Orange County Supervisors continue to press their own county Health Care Agency officials’ over the handling of a mandated cloth mask order during the coronavirus pandemic, especially around the lack of public communication on health orders.
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“We’re hearing from our citizens that this is a government overreach,” Supervisor Don Wagner told health care staff at Tuesday’s board meeting.
Wagner cited various surrounding counties, like San Bernardino and Riverside, that don’t require residents wear masks in public.
“Doesn’t that undermine the evidence that is supposedly behind your order? Help us here,” he said to Orange County Public Health Officer Nicole Quick, who now participates in county supervisors’ meetings via phone after receiving a series of public threats over her mask order.
Health Care Agency Director, Dr. Clayton Chau, said the masks help prevent the virus from spreading.
“We don’t live in a bubble. People go from county to county — as we open up, people will travel,” Chau said. “Wearing a mask is to not protect yourself, it’s to protect other people, especially the vulnerable population.
The virus has now killed 150 people out of 6,574 confirmed cases, according to updated County numbers. There were also 240 people hospitalized, including 97 in intensive care units. Nearly 2,700 have recovered and just over 136,000 tests have been conducted throughout OC, which is home to roughly 3.2 million people.
Wagner also pressed Quick, who issued the mask order, about what other county health officers have said about the masks.
“I don’t feel that I should be speaking on the dynamics of other counties,” Quick said over the phone on Tuesday.
“Can you tell us what you’re talking about amongst yourselves,” Wagner said to Quick. “The public does not trust what is coming out of this government and there’s a good reason for that. Not that you’re wrong, but that you have been utterly erratic and failed completely to explain any kind of logic behind that erratic behavior. We just got a glimmer of explanation from Dr. Chau.”
While Quick didn’t say what the health officers were discussing with each other on recent conference calls, she noted that Orange County is seeing a steady increase in virus cases and hospitalizations.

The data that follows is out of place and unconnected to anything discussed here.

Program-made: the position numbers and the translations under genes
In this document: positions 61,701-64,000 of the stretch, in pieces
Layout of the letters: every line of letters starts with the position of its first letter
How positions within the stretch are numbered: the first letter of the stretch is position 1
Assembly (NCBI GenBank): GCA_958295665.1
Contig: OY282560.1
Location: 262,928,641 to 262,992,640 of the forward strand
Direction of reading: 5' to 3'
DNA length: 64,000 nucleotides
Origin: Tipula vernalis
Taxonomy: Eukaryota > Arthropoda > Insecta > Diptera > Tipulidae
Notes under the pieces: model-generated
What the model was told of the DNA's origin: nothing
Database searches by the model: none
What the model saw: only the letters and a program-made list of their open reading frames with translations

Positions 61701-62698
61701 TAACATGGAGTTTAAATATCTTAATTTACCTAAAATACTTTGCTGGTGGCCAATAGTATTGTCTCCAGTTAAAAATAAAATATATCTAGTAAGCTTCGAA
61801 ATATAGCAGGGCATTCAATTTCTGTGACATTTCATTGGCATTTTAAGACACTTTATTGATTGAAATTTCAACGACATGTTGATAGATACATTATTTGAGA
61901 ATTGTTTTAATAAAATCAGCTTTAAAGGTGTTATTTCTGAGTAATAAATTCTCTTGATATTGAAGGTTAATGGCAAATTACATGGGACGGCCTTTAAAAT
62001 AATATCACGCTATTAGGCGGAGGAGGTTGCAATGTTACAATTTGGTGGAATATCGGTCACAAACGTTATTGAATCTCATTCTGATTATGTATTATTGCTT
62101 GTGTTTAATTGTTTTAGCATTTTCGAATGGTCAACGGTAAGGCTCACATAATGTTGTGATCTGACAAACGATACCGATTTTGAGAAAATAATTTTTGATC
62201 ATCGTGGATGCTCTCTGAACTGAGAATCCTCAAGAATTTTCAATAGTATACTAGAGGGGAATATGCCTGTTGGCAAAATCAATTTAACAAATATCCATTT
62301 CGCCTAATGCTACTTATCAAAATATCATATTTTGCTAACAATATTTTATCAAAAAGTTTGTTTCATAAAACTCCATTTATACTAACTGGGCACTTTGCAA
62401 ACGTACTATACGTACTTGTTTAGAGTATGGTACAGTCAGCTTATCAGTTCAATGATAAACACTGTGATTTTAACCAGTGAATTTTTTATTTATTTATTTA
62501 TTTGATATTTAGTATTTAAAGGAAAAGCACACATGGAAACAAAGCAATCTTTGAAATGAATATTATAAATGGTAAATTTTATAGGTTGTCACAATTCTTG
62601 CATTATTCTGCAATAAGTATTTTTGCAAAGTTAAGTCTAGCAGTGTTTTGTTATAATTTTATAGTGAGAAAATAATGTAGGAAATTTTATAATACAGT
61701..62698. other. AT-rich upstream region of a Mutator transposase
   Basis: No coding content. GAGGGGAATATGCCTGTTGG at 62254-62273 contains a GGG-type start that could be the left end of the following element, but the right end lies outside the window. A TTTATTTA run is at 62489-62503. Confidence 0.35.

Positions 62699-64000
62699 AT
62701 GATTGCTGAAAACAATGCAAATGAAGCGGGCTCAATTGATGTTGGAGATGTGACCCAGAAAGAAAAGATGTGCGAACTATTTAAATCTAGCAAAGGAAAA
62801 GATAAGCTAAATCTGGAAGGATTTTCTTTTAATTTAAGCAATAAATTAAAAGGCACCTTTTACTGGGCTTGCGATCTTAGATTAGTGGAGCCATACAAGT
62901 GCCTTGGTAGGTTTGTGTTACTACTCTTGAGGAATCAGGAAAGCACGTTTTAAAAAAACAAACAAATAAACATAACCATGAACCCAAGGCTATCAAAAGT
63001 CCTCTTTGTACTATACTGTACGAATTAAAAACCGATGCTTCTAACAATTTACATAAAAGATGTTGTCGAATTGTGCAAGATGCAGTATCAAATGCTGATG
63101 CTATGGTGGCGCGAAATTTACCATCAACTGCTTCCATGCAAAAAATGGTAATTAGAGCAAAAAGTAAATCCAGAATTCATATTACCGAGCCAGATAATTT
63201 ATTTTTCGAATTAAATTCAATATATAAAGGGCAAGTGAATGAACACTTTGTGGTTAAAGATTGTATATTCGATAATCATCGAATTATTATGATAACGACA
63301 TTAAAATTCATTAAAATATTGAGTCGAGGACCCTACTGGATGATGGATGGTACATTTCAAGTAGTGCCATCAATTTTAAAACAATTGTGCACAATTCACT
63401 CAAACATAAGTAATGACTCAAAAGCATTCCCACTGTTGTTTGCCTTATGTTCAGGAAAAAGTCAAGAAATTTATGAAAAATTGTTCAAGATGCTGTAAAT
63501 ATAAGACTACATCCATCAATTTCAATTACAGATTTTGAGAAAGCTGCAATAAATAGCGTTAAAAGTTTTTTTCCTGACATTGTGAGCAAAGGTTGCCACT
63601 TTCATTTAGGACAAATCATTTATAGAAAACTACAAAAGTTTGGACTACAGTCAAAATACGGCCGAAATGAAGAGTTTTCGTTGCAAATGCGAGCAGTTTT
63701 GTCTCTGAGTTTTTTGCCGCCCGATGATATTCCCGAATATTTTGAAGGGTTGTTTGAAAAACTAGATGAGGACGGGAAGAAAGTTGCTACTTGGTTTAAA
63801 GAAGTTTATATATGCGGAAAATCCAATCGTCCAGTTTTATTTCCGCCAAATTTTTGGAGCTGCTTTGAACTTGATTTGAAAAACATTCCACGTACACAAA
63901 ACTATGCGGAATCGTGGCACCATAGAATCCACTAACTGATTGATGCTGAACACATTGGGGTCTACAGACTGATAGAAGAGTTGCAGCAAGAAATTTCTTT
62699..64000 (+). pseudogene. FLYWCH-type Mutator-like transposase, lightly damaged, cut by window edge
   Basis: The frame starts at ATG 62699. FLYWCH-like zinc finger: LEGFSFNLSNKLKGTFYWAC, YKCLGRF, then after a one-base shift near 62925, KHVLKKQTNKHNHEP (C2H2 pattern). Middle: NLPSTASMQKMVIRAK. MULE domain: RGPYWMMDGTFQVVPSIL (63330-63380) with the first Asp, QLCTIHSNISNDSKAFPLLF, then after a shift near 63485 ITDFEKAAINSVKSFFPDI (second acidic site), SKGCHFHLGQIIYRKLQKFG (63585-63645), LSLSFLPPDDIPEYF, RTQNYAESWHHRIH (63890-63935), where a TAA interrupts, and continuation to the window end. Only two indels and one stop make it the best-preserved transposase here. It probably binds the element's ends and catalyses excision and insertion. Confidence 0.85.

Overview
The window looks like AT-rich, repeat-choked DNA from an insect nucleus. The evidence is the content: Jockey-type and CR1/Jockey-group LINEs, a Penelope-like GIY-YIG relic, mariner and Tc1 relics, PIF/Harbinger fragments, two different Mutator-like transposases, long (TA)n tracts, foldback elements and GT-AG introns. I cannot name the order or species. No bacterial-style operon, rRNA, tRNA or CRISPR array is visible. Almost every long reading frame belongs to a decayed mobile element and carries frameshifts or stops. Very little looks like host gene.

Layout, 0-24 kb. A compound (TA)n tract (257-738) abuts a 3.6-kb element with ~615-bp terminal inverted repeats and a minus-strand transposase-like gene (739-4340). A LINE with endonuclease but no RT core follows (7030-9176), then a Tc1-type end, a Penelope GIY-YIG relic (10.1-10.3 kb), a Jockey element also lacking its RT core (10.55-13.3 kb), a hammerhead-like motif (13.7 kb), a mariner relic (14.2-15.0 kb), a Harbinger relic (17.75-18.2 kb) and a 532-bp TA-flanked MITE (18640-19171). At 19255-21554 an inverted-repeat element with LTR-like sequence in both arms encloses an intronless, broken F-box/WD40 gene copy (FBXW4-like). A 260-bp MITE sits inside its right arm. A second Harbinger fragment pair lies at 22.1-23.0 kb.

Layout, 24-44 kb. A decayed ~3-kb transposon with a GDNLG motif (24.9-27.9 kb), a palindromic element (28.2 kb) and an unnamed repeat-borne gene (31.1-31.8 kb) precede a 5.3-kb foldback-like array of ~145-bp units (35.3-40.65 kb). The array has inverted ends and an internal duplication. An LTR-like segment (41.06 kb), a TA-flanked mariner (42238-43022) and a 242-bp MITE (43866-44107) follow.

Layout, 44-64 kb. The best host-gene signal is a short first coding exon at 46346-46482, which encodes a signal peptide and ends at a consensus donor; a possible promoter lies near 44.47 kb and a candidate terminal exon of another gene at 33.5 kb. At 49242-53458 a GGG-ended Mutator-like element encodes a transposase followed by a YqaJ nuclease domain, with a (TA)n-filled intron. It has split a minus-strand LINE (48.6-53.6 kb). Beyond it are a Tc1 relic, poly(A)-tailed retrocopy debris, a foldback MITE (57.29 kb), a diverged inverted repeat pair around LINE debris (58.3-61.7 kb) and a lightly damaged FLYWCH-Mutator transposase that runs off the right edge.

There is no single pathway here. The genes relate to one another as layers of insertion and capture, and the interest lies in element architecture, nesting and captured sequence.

“I think what our numbers are telling us, however, is that we are seeing an increase in community transmission,” Quick said. “Our hospitalization overall is trending up … It is medically necessary for people to cover their face.”
Supervisor Andrew Do also said there needs to be more clear communication from the Health Care Agency.
“I think the public and the board deserves a more detailed explanation,” Do said.
But he disagreed with Wagner’s assessment of Orange County government.
“That is a dead end position to take. What is the reason for us to be here … if we are encouraging people to say they have no trust in what we do,” Do said.
Do then told Chau, “I don’t believe that it’s erratic. We can disagree and we can question, but eventually I hope you will bring clarity to us.”
Supervisor Lisa Bartlett asked if doctors could provide people with medical certificates stating why they can’t wear a mask.
“Let’s ask them to wear arm bands, that’s worked in the past,” Wagner shot out.
Chau said people shouldn’t have a problem getting medical certificates from their doctors if they have a condition preventing them from wearing a mask.
Quick’s mask order came abruptly just before Memorial Day weekend, just as the Gov. Gavin Newsom’s administration approved OC’s business reopening plans.
Both Chau and Quick said the masks are needed as people will be out shopping and going to work, creating more public interaction.
Supervisor Doug Chaffee said the masks could help prevent businesses from having to close again.
“I support Dr. Quick and what she’s doing and I think the confusion of the order can be clarified somewhat,” Chaffee said. “And it is intended to protect not the wearer, but the rest of the people around you from not getting infected. It’s not something I enjoy doing, I’d rather not, but I see that as a necessary element of getting us fully open.”
Chaffee’s remarks were met by jeers from residents in a separate room, which could be heard through the glass that separates them from the main board meeting room.
Since the mask orders came down, a contingent of residents have protested the masks during public comments at the Supervisors Tuesday meetings.
Despite Quick’s order, few of the commenters – much like county supervisors – don’t wear masks at the weekly public meeting of the Board of Supervisors.
At this week’s meeting, many public commenters and board members pointed to conflicting messaging on masks from the California Department of Public Health.
“There is limited evidence to suggest that use of cloth face coverings by the public during a pandemic could help reduce disease transmission. Their primary role is to reduce the release of infectious particles into the air when someone speaks, coughs, or sneezes, including someone who has COVID-19 but feels well,” states the department’s guidelines.
Chau said he is addressing that issue and brought it up during a Saturday conference call with state officials.
“I did point that out,” Chau said. “That inconsistency is really not helpful and I’m asking the state to address that issue.”
Here’s the latest on the virus numbers across Orange County from county data: